GM moving on following passage of Colorado law |

GM moving on following passage of Colorado law

DENVER – General Motors Co. says it’s working to restore relationships with its dealers and will comply with a Colorado law that aims to help dealers dropped by carmakers.

In February, GM launched radio and print ads opposing a Colorado bill requiring carmakers to reimburse dropped dealers for expensive upgrades they were required to make in the last five years. The bill also gave dealers a right of first refusal if GM awarded another franchise nearby.

GM spokesman Greg Martin said a version Gov. Bill Ritter signed in March is less onerous. It allows for depreciation on the amount GM must reimburse, and it limits the right of first refusal to five years.

Martin didn’t have an estimate Friday of how much the Colorado law could cost GM.

GM told about 2,000 dealers last year that they would be dropped from its network by this October, but in March, it said it would let 661 remain. Congress has passed legislation allowing other dealers to appeal.

Ivette Dominguez, president of Alpine Buick GMC in Denver, wasn’t in danger of being dropped by GM but said the last 12 months have been tough for car dealers, with tight credit markets, GM working through a reorganization and a weak economy.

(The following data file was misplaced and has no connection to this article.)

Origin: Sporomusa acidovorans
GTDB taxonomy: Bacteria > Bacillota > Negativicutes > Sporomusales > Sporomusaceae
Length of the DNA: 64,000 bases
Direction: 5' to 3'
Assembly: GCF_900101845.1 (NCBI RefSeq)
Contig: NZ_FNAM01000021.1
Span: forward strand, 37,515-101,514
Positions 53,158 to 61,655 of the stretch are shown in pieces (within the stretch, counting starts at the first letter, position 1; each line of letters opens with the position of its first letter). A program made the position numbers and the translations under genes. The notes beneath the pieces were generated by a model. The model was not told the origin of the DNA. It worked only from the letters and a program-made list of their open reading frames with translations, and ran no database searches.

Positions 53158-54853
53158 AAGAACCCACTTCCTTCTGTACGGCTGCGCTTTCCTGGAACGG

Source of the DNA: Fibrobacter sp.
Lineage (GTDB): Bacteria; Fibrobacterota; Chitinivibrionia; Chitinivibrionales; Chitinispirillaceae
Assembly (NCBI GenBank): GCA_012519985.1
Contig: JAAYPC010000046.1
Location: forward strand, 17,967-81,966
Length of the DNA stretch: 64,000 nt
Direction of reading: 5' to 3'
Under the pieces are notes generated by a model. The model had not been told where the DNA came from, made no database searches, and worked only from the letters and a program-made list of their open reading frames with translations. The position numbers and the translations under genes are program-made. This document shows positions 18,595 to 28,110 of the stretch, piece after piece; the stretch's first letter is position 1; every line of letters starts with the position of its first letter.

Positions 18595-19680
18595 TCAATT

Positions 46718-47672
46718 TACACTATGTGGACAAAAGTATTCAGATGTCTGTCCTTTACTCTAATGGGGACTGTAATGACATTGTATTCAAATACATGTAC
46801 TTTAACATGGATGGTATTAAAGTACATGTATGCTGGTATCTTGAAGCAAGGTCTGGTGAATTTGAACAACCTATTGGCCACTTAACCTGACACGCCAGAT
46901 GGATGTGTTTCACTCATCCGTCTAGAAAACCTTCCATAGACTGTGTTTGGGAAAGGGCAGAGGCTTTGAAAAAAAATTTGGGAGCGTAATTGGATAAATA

Her dealership’s unit sales were down 20 percent last year, but profits only fell 5 percent because she reduced expenses, she said. For the first quarter this year, her Buick sales are up 76 percent from the same period last year. She estimated 70 percent of her dealership sales last year were used vehicles and 30 percent were new. So far this year, the split is more like 60-40, she said.

“The most difficult part of the equation right now is product. There’s not enough,” she said while visiting a GM tent at the Denver Auto Show.

GM has said it plans to bring back 600 laid-off auto workers and add equipment at two Canadian factories to help meet demand for its midsize crossover vehicles.


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